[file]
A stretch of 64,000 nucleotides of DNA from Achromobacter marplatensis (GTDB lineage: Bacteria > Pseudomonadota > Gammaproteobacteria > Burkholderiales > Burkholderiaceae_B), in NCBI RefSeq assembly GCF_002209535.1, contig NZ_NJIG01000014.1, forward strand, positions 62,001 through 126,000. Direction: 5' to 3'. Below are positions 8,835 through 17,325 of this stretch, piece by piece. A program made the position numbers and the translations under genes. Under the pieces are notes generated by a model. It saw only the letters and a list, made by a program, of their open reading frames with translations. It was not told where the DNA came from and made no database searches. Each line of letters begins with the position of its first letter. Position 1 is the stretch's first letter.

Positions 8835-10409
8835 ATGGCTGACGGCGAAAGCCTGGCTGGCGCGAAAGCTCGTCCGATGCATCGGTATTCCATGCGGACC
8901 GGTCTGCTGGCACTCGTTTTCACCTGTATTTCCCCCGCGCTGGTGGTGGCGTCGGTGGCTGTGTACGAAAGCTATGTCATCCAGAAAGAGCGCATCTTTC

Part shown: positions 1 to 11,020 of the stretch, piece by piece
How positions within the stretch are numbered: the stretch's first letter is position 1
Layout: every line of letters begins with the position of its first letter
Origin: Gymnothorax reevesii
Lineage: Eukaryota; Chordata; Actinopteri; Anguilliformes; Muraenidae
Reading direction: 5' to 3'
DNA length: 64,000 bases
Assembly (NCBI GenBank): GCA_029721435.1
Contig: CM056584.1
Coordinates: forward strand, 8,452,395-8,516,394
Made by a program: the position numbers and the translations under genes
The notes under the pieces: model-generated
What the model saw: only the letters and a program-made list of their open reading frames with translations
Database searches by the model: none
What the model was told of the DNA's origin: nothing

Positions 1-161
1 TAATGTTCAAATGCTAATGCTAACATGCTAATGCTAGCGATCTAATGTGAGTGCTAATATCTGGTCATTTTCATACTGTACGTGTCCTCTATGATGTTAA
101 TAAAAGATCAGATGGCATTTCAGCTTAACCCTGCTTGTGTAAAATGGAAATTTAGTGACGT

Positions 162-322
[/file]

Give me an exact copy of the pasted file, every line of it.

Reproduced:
A stretch of 64,000 nucleotides of DNA from Achromobacter marplatensis (GTDB lineage: Bacteria > Pseudomonadota > Gammaproteobacteria > Burkholderiales > Burkholderiaceae_B), in NCBI RefSeq assembly GCF_002209535.1, contig NZ_NJIG01000014.1, forward strand, positions 62,001 through 126,000. Direction: 5' to 3'. Below are positions 8,835 through 17,325 of this stretch, piece by piece. A program made the position numbers and the translations under genes. Under the pieces are notes generated by a model. It saw only the letters and a list, made by a program, of their open reading frames with translations. It was not told where the DNA came from and made no database searches. Each line of letters begins with the position of its first letter. Position 1 is the stretch's first letter.

Positions 8835-10409
8835 ATGGCTGACGGCGAAAGCCTGGCTGGCGCGAAAGCTCGTCCGATGCATCGGTATTCCATGCGGACC
8901 GGTCTGCTGGCACTCGTTTTCACCTGTATTTCCCCCGCGCTGGTGGTGGCGTCGGTGGCTGTGTACGAAAGCTATGTCATCCAGAAAGAGCGCATCTTTC

Part shown: positions 1 to 11,020 of the stretch, piece by piece
How positions within the stretch are numbered: the stretch's first letter is position 1
Layout: every line of letters begins with the position of its first letter
Origin: Gymnothorax reevesii
Lineage: Eukaryota; Chordata; Actinopteri; Anguilliformes; Muraenidae
Reading direction: 5' to 3'
DNA length: 64,000 bases
Assembly (NCBI GenBank): GCA_029721435.1
Contig: CM056584.1
Coordinates: forward strand, 8,452,395-8,516,394
Made by a program: the position numbers and the translations under genes
The notes under the pieces: model-generated
What the model saw: only the letters and a program-made list of their open reading frames with translations
Database searches by the model: none
What the model was told of the DNA's origin: nothing

Positions 1-161
1 TAATGTTCAAATGCTAATGCTAACATGCTAATGCTAGCGATCTAATGTGAGTGCTAATATCTGGTCATTTTCATACTGTACGTGTCCTCTATGATGTTAA
101 TAAAAGATCAGATGGCATTTCAGCTTAACCCTGCTTGTGTAAAATGGAAATTTAGTGACGT

Positions 162-322